The second one was changing the menu on the app, which is an UI change. This was kind of exciting as I had never touched a
.ui file before, much less any GTK+ code. I installed Glade, which is pretty interesting (but not always super helpful in my experience), and poked around the
.ui files until I got the design to be what was described in the issue, got some help and found out that the GNOME Builder gets very angry at you if you happen to delete a file and forget to clean and rebuild your project. I felt really good about learning new things that at first glance I had no idea how to tackle :)
The third one was also on the simple side. Fractal had a lot of
eprintln! in its code, which meant that Fractal was spamming the system journal, making it hard to get other things :<
The fix for this was substituting the prints for macros from the log crate so the information can fall into more appropriate channels :D
With these contributions, I filled my application and got accepted for the internship :DDD , which is so, so nice! I'll get experience writing Rust code <3 in an actual thing that is not mine alone and is being used by other people!!!
I have since not done any work in Fractal, because I was trying to finish this blog before the actual internship starts and some things took me way longer than expected!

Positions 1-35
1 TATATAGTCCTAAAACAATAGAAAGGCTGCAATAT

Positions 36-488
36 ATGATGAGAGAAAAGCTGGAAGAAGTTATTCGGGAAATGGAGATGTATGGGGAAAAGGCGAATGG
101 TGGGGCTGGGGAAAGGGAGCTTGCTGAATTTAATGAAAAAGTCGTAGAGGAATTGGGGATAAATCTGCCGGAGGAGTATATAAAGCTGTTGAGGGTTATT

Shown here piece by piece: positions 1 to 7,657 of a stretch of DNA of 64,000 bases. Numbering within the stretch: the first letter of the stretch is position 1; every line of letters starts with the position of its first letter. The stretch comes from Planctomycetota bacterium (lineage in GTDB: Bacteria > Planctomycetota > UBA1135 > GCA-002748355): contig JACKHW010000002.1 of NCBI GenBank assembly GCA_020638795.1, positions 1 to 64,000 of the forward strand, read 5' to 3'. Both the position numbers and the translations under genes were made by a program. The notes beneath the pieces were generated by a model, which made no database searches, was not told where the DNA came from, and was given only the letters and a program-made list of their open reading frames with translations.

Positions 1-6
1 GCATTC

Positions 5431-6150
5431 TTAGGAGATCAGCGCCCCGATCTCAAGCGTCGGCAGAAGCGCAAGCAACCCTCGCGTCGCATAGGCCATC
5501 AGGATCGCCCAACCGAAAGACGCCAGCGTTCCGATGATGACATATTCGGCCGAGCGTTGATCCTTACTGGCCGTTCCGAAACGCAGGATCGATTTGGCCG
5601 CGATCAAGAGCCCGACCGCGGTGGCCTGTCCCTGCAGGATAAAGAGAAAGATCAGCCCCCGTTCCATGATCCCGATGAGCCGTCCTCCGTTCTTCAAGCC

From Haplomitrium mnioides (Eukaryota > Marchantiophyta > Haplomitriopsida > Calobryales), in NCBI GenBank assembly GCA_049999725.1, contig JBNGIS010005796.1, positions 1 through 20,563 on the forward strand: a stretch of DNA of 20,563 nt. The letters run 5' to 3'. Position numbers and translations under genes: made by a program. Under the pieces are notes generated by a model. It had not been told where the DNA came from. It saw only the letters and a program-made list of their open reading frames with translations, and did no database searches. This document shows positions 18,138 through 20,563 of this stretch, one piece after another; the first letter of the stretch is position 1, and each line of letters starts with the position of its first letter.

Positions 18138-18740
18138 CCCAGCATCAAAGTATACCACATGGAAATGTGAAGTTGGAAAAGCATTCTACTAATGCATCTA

The actual internship
The internship officially starts on December 4th and its goal is implementing video previews and a video player in the Fractal client which seems like a pretty doable task in three months, and if we have some extra time, investigate video calls, which sounds hard and exciting!
My first step is investigating the implementation for image previews that is already there and also the implementations for the audio player widget. I would really like to do a bit of that before my first weekly meeting with my mentor...
But this blog really should have at least https :< and a safe guard against failling and there are so many blog posts to write! And I also really wanted to do Advent of Code in Rust this year and the first one is already out! And today there's also a Tech Zine Fair in NY!
There are so many exciting things happening and so little time...
So we'll see how much I can do :>